Given that a component platform is made to mix-and match components,
it's getting harder and harder to avoid bloat / duplication the more the
components are separate from each other. There needs to be constant
communication and interaction between the core framework and all
adopters in order to reduce bloat. One way of reducing bloat
in the large application, is pushing functionality down into the core
framework (which might, incidentally, be perceived as making the
framework bloated).
On the other hand, reducing bloat in the Framework is possible
by factoring out functionality into optional modules (which are not
always necessarily loaded).
But I'm getting too philosophical. To me, the key for avoiding code
bloat is providing small but powerful abstractions and programming
models in the core framework. And the constant reaching out to the
community to actually use the new, modern, flexible frameworks
instead of the older style ones... thinking of modern flexible Eclipse
core.expressions here, along with Commands and ui.menus, versus
the older action framework for instance.
Without doubt, e4 with all the e3 compatibility layers will be bloated.
What are we going to do to make the e4 core slick, such that people
WANT to use the new mechanisms?
Strings and Images
You probably mis-read me. In my model, images and Strings are
not shared at development / install time and are thus not API.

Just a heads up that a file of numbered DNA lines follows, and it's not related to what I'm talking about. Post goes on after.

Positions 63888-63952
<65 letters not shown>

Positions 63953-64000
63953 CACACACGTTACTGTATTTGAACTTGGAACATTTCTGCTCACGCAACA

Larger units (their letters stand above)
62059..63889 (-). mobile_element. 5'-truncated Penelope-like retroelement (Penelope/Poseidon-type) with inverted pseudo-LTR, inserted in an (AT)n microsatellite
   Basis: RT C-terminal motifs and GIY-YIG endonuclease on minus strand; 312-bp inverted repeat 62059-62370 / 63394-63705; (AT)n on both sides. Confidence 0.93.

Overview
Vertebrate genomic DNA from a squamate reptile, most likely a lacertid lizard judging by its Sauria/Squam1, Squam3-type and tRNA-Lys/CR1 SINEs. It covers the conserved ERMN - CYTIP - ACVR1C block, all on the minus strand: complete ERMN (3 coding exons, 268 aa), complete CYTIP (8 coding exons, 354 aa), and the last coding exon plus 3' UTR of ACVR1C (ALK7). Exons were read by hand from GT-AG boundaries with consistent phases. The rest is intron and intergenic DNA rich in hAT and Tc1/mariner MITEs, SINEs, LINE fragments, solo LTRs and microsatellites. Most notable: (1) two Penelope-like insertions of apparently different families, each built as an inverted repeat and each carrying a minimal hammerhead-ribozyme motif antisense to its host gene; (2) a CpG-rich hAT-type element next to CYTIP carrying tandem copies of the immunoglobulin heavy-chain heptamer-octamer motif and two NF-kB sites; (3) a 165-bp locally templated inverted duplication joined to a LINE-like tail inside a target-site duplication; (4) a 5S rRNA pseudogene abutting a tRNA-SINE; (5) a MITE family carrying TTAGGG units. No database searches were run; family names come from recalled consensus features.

But when a bundle gets installed, all those resources are thrown
into a common database such that they can be shared at runtime,
and they don't need to remain in memory all the time.
I'm assuming that from all the NLS Bundles we have in a running
Eclipse instance today, typically not more than 20% are ever needed
at runtime (and the rest are error messages which are displayed
very rarely). Yet their NLS classes are loaded into memory, so the
Strings are also loaded - without ever being referenced. Using a
database could allow keeping these Strings and images on disk
until they are actually needed.
I'm not exactly sure what magic technology could be used at
install time in order to turn the NLS references we have at
compile-time today into database-references at runtime. But
it's an interesting thought. And, as a matter of fact there exist
classfile rewriters such as RetroWeaver [2] and runtime code
weavers such as AspectJ [3], so perhaps it's somehow possible?
At least it should be possible if we came up with a different